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Sacrificing Soldiers on the National Mall

Sacrificing Soldiers on the National Mall

Kristin Ann Hass
Copyright Date: 2013
Edition: 1
Pages: 280
https://www.jstor.org/stable/10.1525/j.ctt2jcbz7
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  • Book Info
    Sacrificing Soldiers on the National Mall
    Book Description:

    For the city's first two hundred years, the story told at Washington DC's symbolic center, the National Mall, was about triumphant American leaders. Since 1982, when the Vietnam Veterans Memorial was dedicated, the narrative has shifted to emphasize the memory of American wars. In the last thirty years, five significant war memorials have been built on, or very nearly on, the Mall. The Vietnam Veterans Memorial, the Korean War Veterans Memorial, the Women in Military Service for America Memorial, The National Japanese American Memorial to Patriotism During WWII, and the National World War II Memorial have not only transformed the physical space of the Mall but have also dramatically rewritten ideas about U.S. nationalism expressed there. InSacrificing Soldiers on the National Mall, Kristin Ann Hass examines this war memorial boom, the debates about war and race and gender and patriotism that shaped the memorials, and the new narratives about the nature of American citizenship that they spawned.Sacrificing Soldiers on the National Mallexplores the meanings we have made in exchange for the lives of our soldiers and asks if we have made good on our enormous responsibility to them.

    eISBN: 978-0-520-95475-5
    Subjects: History

Table of Contents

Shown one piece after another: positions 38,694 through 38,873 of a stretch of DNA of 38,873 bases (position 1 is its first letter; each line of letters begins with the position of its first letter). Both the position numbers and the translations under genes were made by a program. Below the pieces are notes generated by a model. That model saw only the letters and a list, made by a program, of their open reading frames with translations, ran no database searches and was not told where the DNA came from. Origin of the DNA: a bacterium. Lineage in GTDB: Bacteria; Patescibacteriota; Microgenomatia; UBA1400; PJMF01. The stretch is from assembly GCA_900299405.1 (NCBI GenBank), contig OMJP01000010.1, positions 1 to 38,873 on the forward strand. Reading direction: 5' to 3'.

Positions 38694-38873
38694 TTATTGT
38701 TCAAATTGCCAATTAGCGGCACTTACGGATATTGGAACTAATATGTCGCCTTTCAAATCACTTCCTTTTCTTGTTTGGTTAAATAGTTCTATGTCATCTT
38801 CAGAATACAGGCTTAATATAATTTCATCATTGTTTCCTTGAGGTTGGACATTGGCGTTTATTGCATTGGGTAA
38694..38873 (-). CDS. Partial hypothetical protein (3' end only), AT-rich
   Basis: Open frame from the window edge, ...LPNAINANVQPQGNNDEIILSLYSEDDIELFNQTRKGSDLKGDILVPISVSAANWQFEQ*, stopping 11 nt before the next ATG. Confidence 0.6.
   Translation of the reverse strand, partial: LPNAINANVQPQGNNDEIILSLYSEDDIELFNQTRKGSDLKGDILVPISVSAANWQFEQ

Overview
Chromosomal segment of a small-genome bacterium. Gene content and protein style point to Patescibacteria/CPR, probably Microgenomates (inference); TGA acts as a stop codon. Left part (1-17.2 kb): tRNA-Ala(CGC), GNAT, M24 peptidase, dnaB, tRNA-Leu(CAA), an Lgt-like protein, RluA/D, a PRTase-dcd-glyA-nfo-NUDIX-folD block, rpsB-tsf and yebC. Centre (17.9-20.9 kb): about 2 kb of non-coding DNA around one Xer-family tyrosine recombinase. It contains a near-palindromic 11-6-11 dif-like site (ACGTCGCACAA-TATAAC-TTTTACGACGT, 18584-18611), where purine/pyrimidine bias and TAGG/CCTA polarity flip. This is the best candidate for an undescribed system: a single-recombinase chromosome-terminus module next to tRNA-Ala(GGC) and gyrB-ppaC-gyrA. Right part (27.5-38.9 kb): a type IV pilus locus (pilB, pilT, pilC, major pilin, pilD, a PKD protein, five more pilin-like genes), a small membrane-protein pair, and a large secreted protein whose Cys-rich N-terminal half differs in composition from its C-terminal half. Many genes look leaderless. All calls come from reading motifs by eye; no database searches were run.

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  1. Front Matter
    (pp. i-vi)
  2. Table of Contents
    (pp. vii-viii)
  3. List of Illustrations
    (pp. ix-x)
  4. ACKNOWLEDGMENTS
    (pp. xi-xiv)
  5. Introduction
    (pp. 1-20)

    IN 1943 THE TREASURY DEPARTMENT asked librarian of Congress Archibald MacLeish to write a statement to help sell war bonds.¹ This is from the poem he wrote. It is just a few lines, but it evokes a pact between the soldier and the nation in no uncertain terms: “We leave you our deaths; give them their meaning.” The life of the soldier is traded for a memory that makes a shared meaning of the death. MacLeish understood the work of remembering soldiers for what it is—grave and consequential. The endless parade of visitors to the war memorials on the...

  6. ONE Forgetting the Remembered War at the Korean War Veterans Memorial
    (pp. 21-58)

    THE KOREAN WAR VETERANS MEMORIAL was dedicated in July 1995, forty-two years after a tense stalemate was reached in Korea, twenty-two years into the period of the all-volunteer military in the United States, twenty years after the fall of Saigon, and just a few years after the collapse of the Soviet Union and the end of the Cold War. It is the first of many memorials built on the Mall in response to the Vietnam Veterans Memorial. It began with a fairly straightforward, not unreasonable desire for acknowledgements of service in the Korean War. However, in a long, fraught process...

  7. TWO Legitimating the National Family with the Black Revolutionary War Patriots Memorial
    (pp. 59-95)